The Japanese Buddhist monk Honen (1133-1212) is considered the real founder of Japanese Amidism in the form of the Pure Land sect, or Jodoshu.
Honen was the son of an official of Mimasaka Province whose dying wish was that Honen become a monk. Honen began his studies at the great Tendai center on Mt. Hiei. Ordained, he withdrew to the outskirts of Kyoto to lead a solitary life of meditation and contemplation. Dissatisfied with religion as he had learned it, he wanted to break with traditional religious observance. It was only in 1175, when he was 43, that he began to teach his beliefs.
In 1198 Honen formalized his ideas in the Senchakushu, an abbreviated title which, rendered in full, means "Collection of Passages on the Original Vow of Amida, in Which the Nembutsu Is Chosen above All Other Ways of Achieving Rebirth." In this work, Honen made it clear that the nembutsu, or the calling of Amida's name for his aid, was superior to all other forms of religious practice. One was saved not through one's own efforts (jiriki) but through the compassionate mercy of another (tariki), that is, Amida. Traditional methods of salvation relied on severe personal disciplines that ultimately led to enlightenment; these he called the Path of Holiness (shodo) and the Path of the Pure Land (jodo), as the heaven over which Amida presided was called. To attain the Pure Land all that was necessary was the invocation of Amida's name and complete dependence on his mercy. It was felt that for most men the Path of Holiness was beyond their capacities and that hope for salvation thus lay in the second path, which was bound to be successful since it stood beyond personal jurisdiction.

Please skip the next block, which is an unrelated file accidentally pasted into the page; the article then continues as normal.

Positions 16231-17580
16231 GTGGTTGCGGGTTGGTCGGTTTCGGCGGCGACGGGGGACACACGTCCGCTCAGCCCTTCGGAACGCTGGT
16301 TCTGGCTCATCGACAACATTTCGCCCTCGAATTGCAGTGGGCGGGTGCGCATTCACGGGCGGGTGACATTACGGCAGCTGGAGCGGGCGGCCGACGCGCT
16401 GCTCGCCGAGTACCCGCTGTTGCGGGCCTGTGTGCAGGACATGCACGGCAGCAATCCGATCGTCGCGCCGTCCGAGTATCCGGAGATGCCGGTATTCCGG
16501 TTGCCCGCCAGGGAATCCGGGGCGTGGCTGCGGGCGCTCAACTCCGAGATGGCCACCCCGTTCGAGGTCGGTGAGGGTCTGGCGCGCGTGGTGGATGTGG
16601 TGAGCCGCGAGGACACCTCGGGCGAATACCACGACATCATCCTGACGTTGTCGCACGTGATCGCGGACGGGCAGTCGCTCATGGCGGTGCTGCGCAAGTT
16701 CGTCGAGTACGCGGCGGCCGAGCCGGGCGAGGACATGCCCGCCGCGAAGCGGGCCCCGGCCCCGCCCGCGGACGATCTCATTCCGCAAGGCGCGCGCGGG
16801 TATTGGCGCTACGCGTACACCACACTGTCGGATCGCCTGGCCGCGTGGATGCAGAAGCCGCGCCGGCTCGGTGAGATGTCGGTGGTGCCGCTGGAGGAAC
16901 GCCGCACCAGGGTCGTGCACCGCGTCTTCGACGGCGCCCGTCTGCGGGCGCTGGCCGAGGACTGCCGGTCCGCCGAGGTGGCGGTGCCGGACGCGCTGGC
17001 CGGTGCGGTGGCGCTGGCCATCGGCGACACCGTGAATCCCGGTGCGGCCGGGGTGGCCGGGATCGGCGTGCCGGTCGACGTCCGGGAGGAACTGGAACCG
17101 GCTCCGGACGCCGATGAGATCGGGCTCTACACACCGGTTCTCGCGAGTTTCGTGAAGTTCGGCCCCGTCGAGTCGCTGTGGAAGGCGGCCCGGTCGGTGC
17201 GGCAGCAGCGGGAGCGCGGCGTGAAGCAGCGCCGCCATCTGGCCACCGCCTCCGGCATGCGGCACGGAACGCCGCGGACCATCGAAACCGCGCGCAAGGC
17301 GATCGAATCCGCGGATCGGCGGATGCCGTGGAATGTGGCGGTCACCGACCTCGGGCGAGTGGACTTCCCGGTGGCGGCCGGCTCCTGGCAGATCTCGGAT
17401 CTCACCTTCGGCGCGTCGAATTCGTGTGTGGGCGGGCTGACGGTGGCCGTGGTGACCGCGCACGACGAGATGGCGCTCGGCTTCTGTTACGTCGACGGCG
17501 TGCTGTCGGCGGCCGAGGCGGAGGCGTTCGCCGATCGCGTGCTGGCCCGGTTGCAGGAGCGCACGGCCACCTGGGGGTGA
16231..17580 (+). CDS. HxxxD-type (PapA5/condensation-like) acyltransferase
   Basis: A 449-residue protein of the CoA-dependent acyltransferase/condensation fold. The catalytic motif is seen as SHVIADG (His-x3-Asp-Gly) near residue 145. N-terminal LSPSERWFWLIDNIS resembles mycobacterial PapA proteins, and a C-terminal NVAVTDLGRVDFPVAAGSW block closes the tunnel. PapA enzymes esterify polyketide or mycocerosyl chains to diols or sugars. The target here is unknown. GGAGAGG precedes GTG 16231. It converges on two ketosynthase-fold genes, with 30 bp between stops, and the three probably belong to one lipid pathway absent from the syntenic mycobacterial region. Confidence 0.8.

This book was written for the edification of the premier, Fujiwara Kanezane; but when it came out, it provoked the harshest of criticisms from the monks of Mt. Hiei, who destroyed all the copies they could set their hands on. They felt that Honen was turning against Tendai teachings, and he was accused of moral laxity as well.
In 1207, as a result of a misunderstanding with the emperor Toba II, Honen was exiled to Tosa. He remained there only 10 months but was not permitted to return to the capital until 1211. He died in March 1212.
Further Reading on Honen
Excerpts of Honen's writings are in The Buddhist Tradition in India, China, and Japan, edited by William Theodore de Bary (1969). The most authoritative treatment in a Western language of Honen's life is Harper H. Coates and Ryugaku Ishizuka, Honen the Buddhist Saint: His Life and Teaching (1925). See also Mamine Ishii, A Short Life of Honen (1932). Alfred Bloom, Shinran's Gospel of Pure Grace (1965), contains pertinent material on Amidism.
Additional Biography Sources
Honen the Buddhist saint, New York: Garland, 1981.